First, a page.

Horse heads (gable decoration)

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Gable decoration in Wedemark near Hanover
Gable decorations with horse heads in the Hanover Historical Museum

The horse's heads (rarely also heads of other animal species), also known as stallion and hors or Rossgoschen , are an ornament of the windboards on the gable of the roof that is often found in Low German hall houses . The boards are pulled out about half a meter above the roof ridge and cross each other in the form of a slope .

Practical function

Traditionally, there was often an opening at the top of the gable, the owl hole . Through this opening the smoke from the stove could escape and owls could enter the attic to catch mice. The roof was traditional, rare thatched with reed covered. In order to protect the edges ( ridge , ridge ) of the thatched or thatched roof from fraying by gusts of wind, these were often framed with wind boards (also: wind springs ). At the owl hole, these windboards were often pulled over the top to add decorations. It is unclear whether the wind boards also served to reduce wind noise.


In their simplest form, two simple, stylized horse heads were sawn or carved out of the windboards, either facing or facing away from each other.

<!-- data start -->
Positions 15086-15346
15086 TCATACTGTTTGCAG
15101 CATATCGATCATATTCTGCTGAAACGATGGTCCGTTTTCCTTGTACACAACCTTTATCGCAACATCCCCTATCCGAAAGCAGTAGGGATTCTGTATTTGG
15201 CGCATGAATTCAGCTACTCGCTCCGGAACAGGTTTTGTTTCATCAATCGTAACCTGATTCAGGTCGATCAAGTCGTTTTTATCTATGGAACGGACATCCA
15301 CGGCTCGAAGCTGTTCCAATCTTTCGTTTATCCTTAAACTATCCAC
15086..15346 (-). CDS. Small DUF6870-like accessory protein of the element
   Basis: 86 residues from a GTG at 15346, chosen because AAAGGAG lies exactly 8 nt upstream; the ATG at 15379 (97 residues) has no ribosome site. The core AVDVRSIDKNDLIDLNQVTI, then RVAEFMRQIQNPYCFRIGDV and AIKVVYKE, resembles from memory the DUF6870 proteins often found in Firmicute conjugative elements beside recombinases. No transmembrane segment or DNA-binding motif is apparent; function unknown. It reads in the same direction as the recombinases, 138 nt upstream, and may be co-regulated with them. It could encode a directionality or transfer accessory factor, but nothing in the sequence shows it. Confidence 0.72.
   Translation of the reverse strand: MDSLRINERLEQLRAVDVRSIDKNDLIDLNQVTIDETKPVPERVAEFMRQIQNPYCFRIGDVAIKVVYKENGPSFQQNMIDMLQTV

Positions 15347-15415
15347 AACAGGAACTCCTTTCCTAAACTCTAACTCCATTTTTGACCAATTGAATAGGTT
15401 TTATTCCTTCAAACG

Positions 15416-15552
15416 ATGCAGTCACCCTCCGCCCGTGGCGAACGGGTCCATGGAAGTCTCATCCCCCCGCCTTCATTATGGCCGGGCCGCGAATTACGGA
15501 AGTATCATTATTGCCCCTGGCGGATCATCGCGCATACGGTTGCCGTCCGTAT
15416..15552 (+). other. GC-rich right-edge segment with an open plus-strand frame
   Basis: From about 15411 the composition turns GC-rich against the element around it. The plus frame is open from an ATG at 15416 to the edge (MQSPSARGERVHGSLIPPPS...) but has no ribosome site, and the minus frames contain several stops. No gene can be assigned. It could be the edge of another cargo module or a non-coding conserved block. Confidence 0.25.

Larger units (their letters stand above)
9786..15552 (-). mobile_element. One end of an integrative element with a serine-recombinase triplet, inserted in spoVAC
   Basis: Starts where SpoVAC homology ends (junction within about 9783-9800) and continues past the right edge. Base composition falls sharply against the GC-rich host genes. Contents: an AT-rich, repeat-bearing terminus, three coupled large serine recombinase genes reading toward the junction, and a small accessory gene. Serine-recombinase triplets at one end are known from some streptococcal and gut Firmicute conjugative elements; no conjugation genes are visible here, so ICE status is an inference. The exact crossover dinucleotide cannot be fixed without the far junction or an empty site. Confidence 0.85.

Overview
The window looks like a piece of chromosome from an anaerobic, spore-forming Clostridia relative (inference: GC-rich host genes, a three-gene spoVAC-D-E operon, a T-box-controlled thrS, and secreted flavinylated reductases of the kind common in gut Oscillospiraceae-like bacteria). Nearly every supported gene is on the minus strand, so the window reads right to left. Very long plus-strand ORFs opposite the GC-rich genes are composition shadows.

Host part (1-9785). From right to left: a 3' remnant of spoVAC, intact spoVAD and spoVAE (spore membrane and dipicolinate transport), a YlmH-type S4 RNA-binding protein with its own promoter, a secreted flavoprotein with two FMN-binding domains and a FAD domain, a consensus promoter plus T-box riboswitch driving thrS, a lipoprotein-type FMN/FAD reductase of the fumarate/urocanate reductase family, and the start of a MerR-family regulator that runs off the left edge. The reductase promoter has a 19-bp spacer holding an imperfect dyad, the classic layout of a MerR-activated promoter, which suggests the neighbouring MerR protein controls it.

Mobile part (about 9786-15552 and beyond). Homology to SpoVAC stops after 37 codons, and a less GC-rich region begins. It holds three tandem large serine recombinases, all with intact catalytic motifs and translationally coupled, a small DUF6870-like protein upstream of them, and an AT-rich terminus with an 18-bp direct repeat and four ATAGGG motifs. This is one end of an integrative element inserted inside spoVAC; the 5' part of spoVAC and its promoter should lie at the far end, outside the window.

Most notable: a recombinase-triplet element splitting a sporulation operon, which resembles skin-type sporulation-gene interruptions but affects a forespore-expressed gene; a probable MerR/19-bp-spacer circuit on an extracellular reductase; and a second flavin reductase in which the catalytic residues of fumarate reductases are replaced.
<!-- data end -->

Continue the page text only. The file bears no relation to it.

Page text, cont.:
Depending on the skill and ambition of the carpenter, the heads were sculpted, the manes and bridles of the horses were appropriately finely worked out and the horses were decorated with other symbols (birds, trees, flowers, oak leaves, stars, sun wheels, hearts ...). Sometimes the gable boards were so ornate that they could hardly be recognized as horses.

History and symbolism

Farmhouse with crossed horse heads in Walle near Braunschweig 1892
Horse heads at a thatched stable near Schneverdingen

The symbolism behind the horse's heads has not been passed down clearly. Popular belief has various interpretations, but these cannot be conclusively proven historically. It is also unclear how far the tradition of this gable decoration goes back. There are indications that the heads are significantly younger than the common interpretation as a pagan-Germanic symbol would lead you to believe. In the Heimat movement - especially under National Socialism  - this origin was glorified and glorified. In fact, due to the material and the effects of the weather at an exposed location, there is no clear evidence of its spread as gable decoration that is significantly older than 400 years. An impressive example of the spread in northern Germany in the 16th century is the role of Vicke Schorler , which shows numerous gables decorated in this way on the houses in the neighboring villages of Rostock . Much older sources with representations of house signs are mentioned by Richard Wolfram . In particular, he goes into the Bayeux Tapestry from the 11th century, on which numerous different house signs are shown in the roof area. The oldest cited find describes gable boards with a horse-head-like design in the Latène period (5th – 1st century BC) settlement Wallburg Altenburg in the Hunsrück .